4. Integrating SARS-CoV-2 Infection and Pre-Eclampsia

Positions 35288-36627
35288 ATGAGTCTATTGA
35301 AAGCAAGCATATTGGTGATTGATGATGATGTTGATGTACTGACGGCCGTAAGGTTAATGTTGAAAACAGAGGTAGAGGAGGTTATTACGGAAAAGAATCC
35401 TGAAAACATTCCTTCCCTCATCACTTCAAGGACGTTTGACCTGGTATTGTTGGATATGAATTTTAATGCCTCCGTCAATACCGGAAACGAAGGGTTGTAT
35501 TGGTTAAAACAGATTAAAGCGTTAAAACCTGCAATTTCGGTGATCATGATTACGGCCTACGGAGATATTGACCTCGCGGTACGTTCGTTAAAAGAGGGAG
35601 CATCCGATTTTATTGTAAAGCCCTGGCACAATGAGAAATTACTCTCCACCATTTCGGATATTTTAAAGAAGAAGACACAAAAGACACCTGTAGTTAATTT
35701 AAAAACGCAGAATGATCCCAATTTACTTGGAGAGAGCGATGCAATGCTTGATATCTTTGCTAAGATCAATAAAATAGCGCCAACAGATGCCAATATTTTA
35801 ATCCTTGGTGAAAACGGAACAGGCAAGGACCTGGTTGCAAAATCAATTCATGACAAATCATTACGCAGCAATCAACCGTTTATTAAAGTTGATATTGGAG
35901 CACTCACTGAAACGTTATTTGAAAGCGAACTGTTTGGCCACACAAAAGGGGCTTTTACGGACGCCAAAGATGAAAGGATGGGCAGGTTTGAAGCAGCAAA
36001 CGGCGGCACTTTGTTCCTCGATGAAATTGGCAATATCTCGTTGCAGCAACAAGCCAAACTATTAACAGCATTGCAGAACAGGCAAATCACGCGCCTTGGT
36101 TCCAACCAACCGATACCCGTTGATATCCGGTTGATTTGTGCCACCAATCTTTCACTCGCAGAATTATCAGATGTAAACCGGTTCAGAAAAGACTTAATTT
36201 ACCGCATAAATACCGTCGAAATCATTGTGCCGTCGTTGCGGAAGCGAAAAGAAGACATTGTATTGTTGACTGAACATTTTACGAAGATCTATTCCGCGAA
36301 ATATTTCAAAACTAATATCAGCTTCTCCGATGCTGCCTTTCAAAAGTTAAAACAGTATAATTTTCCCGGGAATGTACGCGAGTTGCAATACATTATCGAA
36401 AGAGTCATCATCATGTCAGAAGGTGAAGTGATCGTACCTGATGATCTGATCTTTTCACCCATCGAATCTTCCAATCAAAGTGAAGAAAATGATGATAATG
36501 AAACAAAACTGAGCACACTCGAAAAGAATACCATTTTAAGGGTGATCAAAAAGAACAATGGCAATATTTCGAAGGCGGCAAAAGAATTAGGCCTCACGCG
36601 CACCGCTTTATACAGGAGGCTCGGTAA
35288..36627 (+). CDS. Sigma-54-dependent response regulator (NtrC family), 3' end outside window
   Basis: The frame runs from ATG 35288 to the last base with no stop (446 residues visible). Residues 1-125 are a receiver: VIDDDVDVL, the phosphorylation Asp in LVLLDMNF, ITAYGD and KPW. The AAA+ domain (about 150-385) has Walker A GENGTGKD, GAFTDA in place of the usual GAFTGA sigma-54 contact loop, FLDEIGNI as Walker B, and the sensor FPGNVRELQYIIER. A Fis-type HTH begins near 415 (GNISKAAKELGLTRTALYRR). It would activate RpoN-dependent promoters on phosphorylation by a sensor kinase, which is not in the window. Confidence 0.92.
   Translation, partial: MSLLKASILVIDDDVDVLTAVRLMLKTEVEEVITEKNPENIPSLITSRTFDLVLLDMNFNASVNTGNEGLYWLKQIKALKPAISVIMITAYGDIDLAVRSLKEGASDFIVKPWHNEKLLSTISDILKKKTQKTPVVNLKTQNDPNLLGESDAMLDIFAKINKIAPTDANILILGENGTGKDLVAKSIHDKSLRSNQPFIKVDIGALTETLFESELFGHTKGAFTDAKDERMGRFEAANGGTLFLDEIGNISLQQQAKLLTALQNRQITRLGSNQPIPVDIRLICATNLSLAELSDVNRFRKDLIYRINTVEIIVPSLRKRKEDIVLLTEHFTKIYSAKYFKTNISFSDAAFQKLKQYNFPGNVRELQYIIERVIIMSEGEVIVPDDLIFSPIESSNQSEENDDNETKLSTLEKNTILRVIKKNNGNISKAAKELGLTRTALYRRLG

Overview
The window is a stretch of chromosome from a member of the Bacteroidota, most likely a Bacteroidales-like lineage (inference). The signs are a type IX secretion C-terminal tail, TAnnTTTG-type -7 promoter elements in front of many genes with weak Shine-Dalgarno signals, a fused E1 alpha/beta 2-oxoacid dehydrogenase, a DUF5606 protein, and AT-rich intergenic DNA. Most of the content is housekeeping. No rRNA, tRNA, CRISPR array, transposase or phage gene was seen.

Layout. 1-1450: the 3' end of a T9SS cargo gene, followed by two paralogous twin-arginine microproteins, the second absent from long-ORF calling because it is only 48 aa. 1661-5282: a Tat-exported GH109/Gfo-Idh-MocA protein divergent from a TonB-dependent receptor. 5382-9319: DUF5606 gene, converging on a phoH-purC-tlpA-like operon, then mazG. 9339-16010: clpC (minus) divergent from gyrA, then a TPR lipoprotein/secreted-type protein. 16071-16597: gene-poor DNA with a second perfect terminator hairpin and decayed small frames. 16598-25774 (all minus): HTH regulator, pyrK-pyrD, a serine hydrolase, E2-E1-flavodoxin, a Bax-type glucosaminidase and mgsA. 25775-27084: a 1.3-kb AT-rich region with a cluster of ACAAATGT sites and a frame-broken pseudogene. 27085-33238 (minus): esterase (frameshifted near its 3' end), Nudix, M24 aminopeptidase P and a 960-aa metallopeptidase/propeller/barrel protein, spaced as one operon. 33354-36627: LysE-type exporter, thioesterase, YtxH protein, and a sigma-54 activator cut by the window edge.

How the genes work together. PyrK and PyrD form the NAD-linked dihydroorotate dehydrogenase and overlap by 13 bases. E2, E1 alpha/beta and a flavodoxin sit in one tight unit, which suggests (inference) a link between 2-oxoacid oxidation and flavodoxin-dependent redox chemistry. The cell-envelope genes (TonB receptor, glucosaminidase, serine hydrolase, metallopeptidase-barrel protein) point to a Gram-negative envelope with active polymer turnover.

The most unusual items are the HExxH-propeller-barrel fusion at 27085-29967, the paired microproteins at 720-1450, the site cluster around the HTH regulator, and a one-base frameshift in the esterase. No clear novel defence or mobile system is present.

The experience with SARS-CoV and MERS-CoV showed different pregnancy outcomes, ranging from mild consequences to high pressure, PE, acute renal failure for pregnant women; from no consequences, to intrauterine growth restriction (IUGR) and pre-term birth (PTB) [69,70] to death for newborns [71]. Despite the wide body of clinical and molecular evidence (see above) that underpins an interrelationship between COVID-19 and PE a causative role for SARS-CoV-2 in the development of pre-eclamptic conditions has still to be clearly demonstrated. However, it has been reported that in SARS-CoV-2-positive pregnant women, the incidence of PE was 15.7% with respect to 9.3% of non-COVID-19 pregnancies [72]. This may depend on potential intrauterine SARS-CoV-2 infection, leading to the increased expression of ACE2 and elevated AngII levels in placental villi with subsequently vasoconstriction and restricted fetal blood flow, all phenomena typical of early-onset PE [73]. Data related to SARS-CoV-2 entry molecules ACE2 and TMPRSS2 expression in the human placenta are contradictory. Indeed, ACE2 has been reported to be widely expressed in the human placenta, in particular in syncytiotrophoblasts, cytotrophoblasts, vascular cells of villi (ECs and smooth muscle cells (SMCs)) in the decidua and even in ECs and SMCs of umbilical cord [19,74]. Furthermore, a cytokine proinflammatory profile (IL-2, IL6, IL-7, and TNF-α) is found both in SARS-CoV2-infected and pre-eclamptic pregnant women, as well as ferritin plasma and low platelet count [12,75]. In particular, a low platelet count (<100,000/mL) is an independent risk factor used to determine the severity in PE [76], but it is also a useful parameter to determine COVID-19 severity [12]. Mendoza et al. report that six out of eight COVID-19 pregnant women with severe pneumonia revealed laboratory test results and biophysical and biochemical parameters typically occurring in late-onset pre-eclamptic women [77]. Moreover, a case report related to the analysis of the placenta of a COVID-19-affected pregnant woman with hypertension, coagulopathy, and PE, who underwent pregnancy termination of pre-viable pregnancy, by dilation and evacuation, at 22 weeks of gestation, demonstrated SARS-CoV-2 infection of the placenta—especially in syncytiotrophoblasts, overlapping ACE2 expression [74]—and the umbilical cord, both by real-time PCR and electron microscopy. Fetal tissues were, however, negative for SARS-CoV-2 at the molecular testing [78], confirming those reports assessing no vertical transmission of the infection. Other studies on the morphological characteristics of placentas derived from COVID-19-affected pregnant women testify a gross malfunctioning of the local vasculature, with diffuse fetal thrombi, arteriopathy of the decidua, and villitis of unknown etiology with respect to normal pregnancies [79]. These findings, together with the demonstration of the direct placenta infection by SARS-CoV-2, may suggest an involvement of ACE2/Ang1-7/Mas axis in determining the vascular pathology of COVID-19 placentas and in the SARS-CoV-2-dependent onset of early onset PE, which, as stated above, is characterized by decreased levels of Ang1-7 [20]. An interesting analysis of the expression of ACE2 and TMPRSS2 in placental tissues derived from non-COVID-19 affected women at different time of gestation and with different pathological features demonstrated an increase in ACE2 and TMPRSS2 in placentas from the first pregnancy trimester, to decline at later stages, suggesting a major susceptibility to SARS-CoV-2 infection early during pregnancy. No changes in the expression of these two SARS-CoV-2 entry molecules—which were barely detectable—have been found at the decidual interface in PTB and pre-eclamptic pregnancies, compared to uncomplicated pregnancies [80]. However, a decrease in ACE2 mRNA was detected in the uterus of a rat model of pregnancy-induced hypertension, when compared to control pregnant rats [81]. Studies on the human placenta performed at the single cell level gave opposite results. In fact, Li et al. observed 32 cell types within a population of 65,000 cells, 4 of which expressed ACE2 at considerable levels, including decidual stromal and perivascular cells, cytotrophoblasts in villi, and syncytiotrophoblasts in placenta. Co-expression of ACE2 and TMPRSS2 was also observed in villous cytotrophoblasts and syncytiotrophoblasts, although TMPRSS2 was found at low levels in these latter [82]. Conversely, another publication reported negligible co-expression of these two molecules both at the single cell level and at single nuclear level in placental cells [83]. However, recently, another work confirmed the expression of both ACE and TMPRSS2 in human placenta at the single cell level, but most importantly, also at the protein level, by immunohistochemical analyses of placental tissues, with different degrees of expression according to the trimester of pregnancy and the cell type evaluated [84]. This last report suggests that, although limited, a vertical transmission of SARS-CoV-2 infection is possible, as recently described [85].